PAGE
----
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The rationales for and challenges with employing arts-based health services research (ABHSR): a qualitative systematic review of primary studies
  1. Umair Majid1,
  2. Sujane Kandasamy2
  1. 1Institute of Health Policy, Management and Evaluation, University of Toronto, Toronto, Ontario, Canada
  2. 2Health Research Methods, Evidence & Impact, Health Research Methdology PhD Program, McMaster University, Hamilton, Ontario, Canada
  1. Correspondence to Umair Majid, -, Toronto, Ontario, Canada; umair.majid{at}mail.utoronto.ca

Abstract

Health services research (HSR) is an interdisciplinary field that investigates and improves the design and delivery of health services from individual, group, organisational and system perspectives. HSR examines complex problems within health systems. Qualitative research plays an important role in aiding us to develop a nuanced understanding of patients, family, healthcare providers, teams and systems. However, the overwhelming majority of HSR publications using qualitative research use traditional methods such as focus groups and interviews. Arts-based research—artistic and creative forms of data collection such as dance, drama and photovoice—have had limited uptake in HSR due to the lack of clarity in the methods, their rationales and potential impacts. To address this uncertainty, we conducted a qualitative systematic review of studies that have employed arts-based research in HSR topics. We searched four databases for peer-reviewed, primary HSR studies. Using conventional content analysis, we analysed the rationales for using arts-based approaches in 42 primary qualitative studies. We found four rationales for using arts-based approaches for HSR: (1) Capture aspects of a topic that may be overlooked, ignored or not conceptualised by other methods (ie, quantitative and interview-based qualitative methods). (2) Allow participants to reflect on their own experiences. (3) Generate valuable community knowledge to inform intervention design and delivery. (4) Formulate research projects that are more participatory in nature. This review provides health services researchers with the tools, reasons, rationales and justifications for using arts-based methods. We conclude this review by discussing the practicalities of making arts-based approaches commensurable to HSR.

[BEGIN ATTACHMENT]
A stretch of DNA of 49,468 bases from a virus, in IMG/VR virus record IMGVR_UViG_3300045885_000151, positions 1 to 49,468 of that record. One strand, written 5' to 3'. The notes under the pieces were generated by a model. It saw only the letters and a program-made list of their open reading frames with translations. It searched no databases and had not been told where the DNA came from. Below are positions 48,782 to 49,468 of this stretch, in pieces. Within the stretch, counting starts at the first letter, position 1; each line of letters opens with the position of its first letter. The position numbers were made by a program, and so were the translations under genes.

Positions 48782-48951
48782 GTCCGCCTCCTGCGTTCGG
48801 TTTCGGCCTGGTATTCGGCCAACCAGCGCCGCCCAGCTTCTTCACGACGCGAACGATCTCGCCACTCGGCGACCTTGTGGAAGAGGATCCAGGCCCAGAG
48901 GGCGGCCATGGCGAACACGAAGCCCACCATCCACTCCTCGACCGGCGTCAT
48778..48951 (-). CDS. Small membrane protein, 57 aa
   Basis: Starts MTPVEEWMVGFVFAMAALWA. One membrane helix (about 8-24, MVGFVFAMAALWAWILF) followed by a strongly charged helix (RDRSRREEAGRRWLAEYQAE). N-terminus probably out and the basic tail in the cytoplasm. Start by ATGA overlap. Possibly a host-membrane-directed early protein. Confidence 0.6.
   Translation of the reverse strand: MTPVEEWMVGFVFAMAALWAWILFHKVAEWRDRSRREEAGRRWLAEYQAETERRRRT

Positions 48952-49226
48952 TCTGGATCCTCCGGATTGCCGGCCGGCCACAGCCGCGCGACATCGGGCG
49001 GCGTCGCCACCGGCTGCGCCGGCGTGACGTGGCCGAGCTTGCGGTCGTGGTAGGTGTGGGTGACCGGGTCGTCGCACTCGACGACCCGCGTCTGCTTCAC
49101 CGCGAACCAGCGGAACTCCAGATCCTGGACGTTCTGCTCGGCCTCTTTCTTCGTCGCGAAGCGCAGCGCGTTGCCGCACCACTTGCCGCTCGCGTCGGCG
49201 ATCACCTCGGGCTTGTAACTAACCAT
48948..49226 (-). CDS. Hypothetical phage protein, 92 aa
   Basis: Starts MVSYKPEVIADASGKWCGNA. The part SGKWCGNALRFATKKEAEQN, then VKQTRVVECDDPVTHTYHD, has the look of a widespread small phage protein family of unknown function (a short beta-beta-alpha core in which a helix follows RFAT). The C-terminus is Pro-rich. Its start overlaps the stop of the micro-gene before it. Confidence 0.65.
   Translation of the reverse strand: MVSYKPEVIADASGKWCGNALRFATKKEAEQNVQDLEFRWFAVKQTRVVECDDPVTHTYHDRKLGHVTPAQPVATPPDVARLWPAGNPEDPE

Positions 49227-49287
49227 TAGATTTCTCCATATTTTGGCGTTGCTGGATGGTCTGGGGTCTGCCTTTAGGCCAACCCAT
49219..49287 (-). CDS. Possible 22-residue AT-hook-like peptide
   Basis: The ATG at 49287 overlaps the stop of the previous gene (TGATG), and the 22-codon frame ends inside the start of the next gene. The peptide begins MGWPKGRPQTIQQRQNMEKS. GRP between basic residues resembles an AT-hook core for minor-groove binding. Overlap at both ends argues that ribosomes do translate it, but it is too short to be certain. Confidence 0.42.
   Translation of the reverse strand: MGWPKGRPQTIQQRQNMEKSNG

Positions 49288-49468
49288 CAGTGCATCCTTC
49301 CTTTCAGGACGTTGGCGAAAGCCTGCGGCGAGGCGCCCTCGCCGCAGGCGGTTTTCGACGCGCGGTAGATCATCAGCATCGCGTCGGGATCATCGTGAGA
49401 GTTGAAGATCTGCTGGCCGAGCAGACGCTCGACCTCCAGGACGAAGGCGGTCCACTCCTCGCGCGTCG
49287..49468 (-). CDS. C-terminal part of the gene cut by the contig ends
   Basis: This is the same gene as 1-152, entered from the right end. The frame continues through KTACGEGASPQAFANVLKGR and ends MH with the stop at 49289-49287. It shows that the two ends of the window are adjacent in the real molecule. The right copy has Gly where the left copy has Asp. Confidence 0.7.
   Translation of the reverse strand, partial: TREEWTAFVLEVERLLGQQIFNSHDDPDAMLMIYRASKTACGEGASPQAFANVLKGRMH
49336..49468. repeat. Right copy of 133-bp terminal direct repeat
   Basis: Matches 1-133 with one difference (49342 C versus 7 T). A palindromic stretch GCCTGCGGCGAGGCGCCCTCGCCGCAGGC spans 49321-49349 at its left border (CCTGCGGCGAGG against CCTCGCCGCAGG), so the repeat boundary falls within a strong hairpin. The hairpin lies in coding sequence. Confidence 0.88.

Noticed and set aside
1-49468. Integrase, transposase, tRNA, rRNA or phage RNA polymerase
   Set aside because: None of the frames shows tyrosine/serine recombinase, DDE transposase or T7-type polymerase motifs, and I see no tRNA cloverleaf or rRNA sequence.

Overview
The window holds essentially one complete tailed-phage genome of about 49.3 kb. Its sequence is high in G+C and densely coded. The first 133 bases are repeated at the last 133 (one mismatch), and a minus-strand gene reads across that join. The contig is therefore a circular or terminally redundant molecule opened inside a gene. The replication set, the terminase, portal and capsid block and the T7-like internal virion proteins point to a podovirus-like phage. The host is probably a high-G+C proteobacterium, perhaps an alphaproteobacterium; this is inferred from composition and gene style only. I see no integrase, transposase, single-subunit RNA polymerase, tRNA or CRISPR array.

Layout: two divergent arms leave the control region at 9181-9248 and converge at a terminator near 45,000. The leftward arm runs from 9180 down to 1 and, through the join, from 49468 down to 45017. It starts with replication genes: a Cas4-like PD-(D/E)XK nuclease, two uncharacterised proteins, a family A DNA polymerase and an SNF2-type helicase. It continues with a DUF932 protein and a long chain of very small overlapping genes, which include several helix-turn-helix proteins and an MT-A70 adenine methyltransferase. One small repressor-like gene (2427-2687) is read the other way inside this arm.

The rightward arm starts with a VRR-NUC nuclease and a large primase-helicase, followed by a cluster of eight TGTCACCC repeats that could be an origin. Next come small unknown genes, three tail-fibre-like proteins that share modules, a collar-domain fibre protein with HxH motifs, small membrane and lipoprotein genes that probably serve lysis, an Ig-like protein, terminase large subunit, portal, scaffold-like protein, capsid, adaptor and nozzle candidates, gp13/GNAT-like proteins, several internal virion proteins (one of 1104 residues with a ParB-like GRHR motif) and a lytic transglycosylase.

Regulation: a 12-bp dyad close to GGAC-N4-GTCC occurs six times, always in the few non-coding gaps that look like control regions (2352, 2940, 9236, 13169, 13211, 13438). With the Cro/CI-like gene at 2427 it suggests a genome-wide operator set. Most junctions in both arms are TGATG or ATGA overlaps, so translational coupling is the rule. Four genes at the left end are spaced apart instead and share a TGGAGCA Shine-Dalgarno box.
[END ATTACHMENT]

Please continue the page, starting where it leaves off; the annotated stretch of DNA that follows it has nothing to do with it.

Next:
• arts in health/arts and health
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Footnotes

  • Twitter @majiduma

  • Contributors UM and SK conceptualised the study. UM conducted the systematic search. UM and SK completed both levels of article screening, analysed the data, and wrote and revised the manuscript. Both authors approved the final version of the manuscript.

  • Funding The authors have not declared a specific grant for this research from any funding agency in the public, commercial or not-for-profit sectors.

  • Competing interests None declared.

  • Patient and public involvement Patients and/or the public were not involved in the design, or conduct, or reporting, or dissemination plans of this research.

  • Patient consent for publication Not required.

  • Provenance and peer review Not commissioned; externally peer reviewed.

  • Data availability statement All data relevant to the study are included in the article or uploaded as supplementary information.

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